Chang: It’s only January and you’re already having quite a year.
Burse: I want to say to my fellow artists who have had as long a wait for the next job, as I have experienced, I hope you’ll find these words encouraging.
‘My hope and trust is in God. It’s what keeps me going. I have learned over the years, what God has for me is truly for me and it’s always better than anything I could imagine.’
I encourage my fellow artists who are waiting for work to hold on. Your blessing is coming, just continue to Believe.
Ms. Burse appeared in Bruce Beresford’s Peace, Love, and Misunderstanding opposite Jane Fonda. Her favorite film roles include her co-starring turns as Martin Luther King, Jr.’s mother opposite Howard Rollins in The Boy King (WSB); as Buster Marshall, Thurgood Marshall’s wife in Simple Justice (PBS American Experience); as Sister Marcie in Preaching to the Choir, directed by Charles Randolph Wright, as Sergeant Martin in A Time to Triumph (CBS) starring Patty Duke; and as Eleanor Clark in Resting Place (CBS, Hallmark Hall of Fame), starring John Lithgow and Morgan Freeman. Other film and TV credits include the BET/STARZ movie Funny Valentines, with Alfre Woodard and Loretta Devine, Angel, Basquiat, The Juror, Law & Order, Law & Order: Special Victims Unit, Law & Order: Criminal Intent, Third Watch, 100 Centre Street, The Sopranos, The Cosby Show, New York Undercover and One Life to Live.
Ms. Burse appeared on Broadway in Wendy Wasserstein’s An American Daughter, directed by Daniel Sullivan. Her Off-Broadway credits include Eisa Davis’ Angela’s Mixtape (Ohio Theatre), Don Juan of Seville (Classical Stage Company), Ground People (American Place Theatre), Harriet’s Return (Cherry Lane Theatre), Hannah Davis (Negro Ensemble Company) and Bill Harris’ Robert Johnson: Trick the Devil (New Federal Theatre). Her regional credits include Marcus Gardley’s dance of the holy ghosts with Michael Genet (CENTERSTAGE); Pearl Cleage’s Flyin’ West with Ruby Dee at The Kennedy Center; Charles Randolph Wright’s Blue (Cincinnati Playhouse, Geva); Miss Evers’ Boys (Illusion Theater); African Company Presents Richard III (Cleveland Playhouse); Fences (CENTERSTAGE); The Piano Lesson (Seattle Repertory Theatre, director Lloyd Richards) and James Baldwin’s The Amen Corner (True Colors Theatre Company/Alliance Theatre). Helmer Kenny Leon has directed her in August Wilson’s Fences (Alliance Theatre), Radio Golf (CENTERSTAGE, Mark Taper Forum, Seattle Repertory Theatre), The Piano Lesson and Seven Guitars (Alliance Theatre). Ms. Burse garnered a Theatre World Award for her Off-Broadway debut in Ground People and an AUDELCO Award for Robert Johnson: Trick The Devil.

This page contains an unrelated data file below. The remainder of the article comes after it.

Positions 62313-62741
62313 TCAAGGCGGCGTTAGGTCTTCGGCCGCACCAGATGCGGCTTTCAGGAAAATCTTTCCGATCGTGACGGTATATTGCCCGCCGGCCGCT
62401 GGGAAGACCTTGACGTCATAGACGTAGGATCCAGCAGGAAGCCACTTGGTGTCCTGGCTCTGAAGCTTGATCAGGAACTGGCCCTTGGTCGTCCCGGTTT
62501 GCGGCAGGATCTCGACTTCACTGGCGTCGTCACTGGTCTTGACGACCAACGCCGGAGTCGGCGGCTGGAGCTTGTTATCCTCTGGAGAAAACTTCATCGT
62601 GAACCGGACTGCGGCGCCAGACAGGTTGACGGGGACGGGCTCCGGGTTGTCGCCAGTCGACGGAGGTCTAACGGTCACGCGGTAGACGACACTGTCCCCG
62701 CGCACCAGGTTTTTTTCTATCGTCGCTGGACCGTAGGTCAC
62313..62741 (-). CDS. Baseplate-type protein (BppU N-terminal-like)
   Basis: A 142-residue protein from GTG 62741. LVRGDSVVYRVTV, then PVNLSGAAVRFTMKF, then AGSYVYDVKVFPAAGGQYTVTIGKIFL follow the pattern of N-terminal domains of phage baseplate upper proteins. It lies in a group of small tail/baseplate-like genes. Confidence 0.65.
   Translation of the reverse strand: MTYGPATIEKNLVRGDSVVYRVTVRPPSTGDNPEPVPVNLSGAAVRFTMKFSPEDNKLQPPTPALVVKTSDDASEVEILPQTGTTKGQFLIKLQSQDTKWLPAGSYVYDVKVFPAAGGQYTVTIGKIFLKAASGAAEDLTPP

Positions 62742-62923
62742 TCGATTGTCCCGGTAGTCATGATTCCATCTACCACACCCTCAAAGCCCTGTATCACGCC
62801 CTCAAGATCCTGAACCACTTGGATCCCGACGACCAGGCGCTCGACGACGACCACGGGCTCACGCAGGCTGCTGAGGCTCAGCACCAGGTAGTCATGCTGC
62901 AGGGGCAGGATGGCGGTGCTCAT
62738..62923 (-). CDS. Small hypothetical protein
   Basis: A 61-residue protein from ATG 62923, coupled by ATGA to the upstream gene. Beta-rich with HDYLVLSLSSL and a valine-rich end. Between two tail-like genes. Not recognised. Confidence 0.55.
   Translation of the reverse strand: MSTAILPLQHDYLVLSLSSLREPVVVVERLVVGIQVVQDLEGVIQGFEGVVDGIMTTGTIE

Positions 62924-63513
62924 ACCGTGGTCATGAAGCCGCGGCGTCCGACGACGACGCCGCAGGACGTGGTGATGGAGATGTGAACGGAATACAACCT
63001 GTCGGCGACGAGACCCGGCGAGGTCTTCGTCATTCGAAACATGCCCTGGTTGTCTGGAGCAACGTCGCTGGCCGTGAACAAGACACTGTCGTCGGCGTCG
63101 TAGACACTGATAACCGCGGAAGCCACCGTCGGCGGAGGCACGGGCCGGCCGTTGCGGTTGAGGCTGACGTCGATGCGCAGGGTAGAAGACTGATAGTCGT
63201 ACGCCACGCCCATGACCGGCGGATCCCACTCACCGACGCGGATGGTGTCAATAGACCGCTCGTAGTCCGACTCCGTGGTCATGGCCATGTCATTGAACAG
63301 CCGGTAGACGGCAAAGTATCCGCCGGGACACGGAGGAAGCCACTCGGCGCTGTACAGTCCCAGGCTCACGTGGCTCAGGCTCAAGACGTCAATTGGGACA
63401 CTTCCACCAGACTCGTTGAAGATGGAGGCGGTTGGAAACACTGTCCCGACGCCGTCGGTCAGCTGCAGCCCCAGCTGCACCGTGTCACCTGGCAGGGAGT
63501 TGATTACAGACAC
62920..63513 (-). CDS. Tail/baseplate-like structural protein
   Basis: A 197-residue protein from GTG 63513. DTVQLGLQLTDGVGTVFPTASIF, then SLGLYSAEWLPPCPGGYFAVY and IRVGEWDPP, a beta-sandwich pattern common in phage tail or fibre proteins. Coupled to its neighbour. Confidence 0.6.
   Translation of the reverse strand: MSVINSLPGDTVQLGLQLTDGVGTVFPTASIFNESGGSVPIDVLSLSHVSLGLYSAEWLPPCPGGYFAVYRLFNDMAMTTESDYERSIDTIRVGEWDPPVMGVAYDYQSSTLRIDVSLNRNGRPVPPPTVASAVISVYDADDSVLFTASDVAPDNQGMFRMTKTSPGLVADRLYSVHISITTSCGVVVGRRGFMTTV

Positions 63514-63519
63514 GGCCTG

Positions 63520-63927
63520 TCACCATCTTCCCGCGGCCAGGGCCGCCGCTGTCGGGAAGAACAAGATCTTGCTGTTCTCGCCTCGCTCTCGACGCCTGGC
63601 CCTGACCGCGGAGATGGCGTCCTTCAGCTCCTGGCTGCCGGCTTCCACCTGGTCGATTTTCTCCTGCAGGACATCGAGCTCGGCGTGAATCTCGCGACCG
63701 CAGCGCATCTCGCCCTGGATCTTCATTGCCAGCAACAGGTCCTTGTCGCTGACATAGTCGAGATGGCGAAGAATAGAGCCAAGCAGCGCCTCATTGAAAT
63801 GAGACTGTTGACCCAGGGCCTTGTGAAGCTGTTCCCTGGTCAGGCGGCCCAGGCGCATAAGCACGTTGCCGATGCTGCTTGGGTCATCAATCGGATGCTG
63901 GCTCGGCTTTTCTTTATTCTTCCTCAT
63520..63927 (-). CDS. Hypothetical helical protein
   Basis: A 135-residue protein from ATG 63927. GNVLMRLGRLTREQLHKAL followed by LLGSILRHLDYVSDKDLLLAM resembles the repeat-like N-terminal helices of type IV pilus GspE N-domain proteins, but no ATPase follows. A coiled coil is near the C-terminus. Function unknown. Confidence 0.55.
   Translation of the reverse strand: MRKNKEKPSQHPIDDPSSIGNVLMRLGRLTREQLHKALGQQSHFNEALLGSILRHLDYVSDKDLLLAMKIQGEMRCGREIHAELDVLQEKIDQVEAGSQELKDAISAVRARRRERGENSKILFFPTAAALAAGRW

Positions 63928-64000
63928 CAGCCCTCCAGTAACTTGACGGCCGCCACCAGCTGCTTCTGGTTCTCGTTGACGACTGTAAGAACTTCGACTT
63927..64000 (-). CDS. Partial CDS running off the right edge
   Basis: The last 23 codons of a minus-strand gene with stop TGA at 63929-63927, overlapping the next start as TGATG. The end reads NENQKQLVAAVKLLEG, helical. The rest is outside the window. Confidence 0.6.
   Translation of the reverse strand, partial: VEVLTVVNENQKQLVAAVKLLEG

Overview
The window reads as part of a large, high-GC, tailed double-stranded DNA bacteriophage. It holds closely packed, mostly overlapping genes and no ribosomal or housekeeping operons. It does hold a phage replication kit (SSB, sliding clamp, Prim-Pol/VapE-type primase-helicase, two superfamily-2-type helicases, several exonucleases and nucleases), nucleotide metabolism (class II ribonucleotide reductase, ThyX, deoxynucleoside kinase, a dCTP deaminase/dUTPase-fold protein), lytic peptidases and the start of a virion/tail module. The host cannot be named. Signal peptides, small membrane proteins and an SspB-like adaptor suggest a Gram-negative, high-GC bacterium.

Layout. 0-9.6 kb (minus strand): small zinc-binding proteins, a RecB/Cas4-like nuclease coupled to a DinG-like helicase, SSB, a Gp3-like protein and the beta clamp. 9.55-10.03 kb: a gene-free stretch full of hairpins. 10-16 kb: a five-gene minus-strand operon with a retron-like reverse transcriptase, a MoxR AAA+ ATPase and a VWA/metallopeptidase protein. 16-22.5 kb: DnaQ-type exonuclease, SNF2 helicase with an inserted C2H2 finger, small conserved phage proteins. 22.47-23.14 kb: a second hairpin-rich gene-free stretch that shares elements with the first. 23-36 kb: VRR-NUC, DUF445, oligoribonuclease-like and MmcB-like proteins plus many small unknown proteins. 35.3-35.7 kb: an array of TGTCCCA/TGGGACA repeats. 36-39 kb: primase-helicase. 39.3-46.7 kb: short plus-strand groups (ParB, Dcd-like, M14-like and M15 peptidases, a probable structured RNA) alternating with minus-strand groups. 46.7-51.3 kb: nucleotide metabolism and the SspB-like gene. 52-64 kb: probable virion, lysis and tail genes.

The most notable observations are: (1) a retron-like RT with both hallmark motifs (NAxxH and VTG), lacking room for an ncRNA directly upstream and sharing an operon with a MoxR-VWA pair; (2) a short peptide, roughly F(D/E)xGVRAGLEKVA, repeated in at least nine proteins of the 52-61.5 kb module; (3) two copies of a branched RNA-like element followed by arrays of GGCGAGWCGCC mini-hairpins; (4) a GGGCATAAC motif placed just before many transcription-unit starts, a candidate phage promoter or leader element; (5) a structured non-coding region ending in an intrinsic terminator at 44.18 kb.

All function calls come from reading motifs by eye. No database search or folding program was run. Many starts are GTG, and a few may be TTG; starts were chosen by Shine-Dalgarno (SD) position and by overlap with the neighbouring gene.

A native of Atlanta, Ms. Burse honed her craft performing at the Just Us Theatre, The Alliance Theatre and The Atlanta Children’s Theater.
Ms. Burse is repped by Brett Adams Ltd. Artists’ Agency.
Denise Burse, André Holland, Jerome Preston Bates, Amanda Warren, Jocelyn Bioh, and More in Reading of Nathan Alan Davis’ THE REFUGE PLAYS TRILOGY
Denise Burse Fernandez, Peter Jay Fernandez, MaameYaa Boafo, Alana Barrett-Adkins and more celebrate 30th Anniversary of Beth-Hark Christian Counseling Center, Inc. at Terrace on The Park
Lia Chang is an award-winning filmmaker, a Best Actress nominee, a photographer, and an award-winning multi-platform journalist. Lia has appeared in the films Wolf, New Jack City, A Kiss Before Dying, King of New York, Big Trouble in Little China, The Last Dragon, Taxman and Hide and Seek. She is profiled in Examiner.com, Jade Magazine and Playbill.com.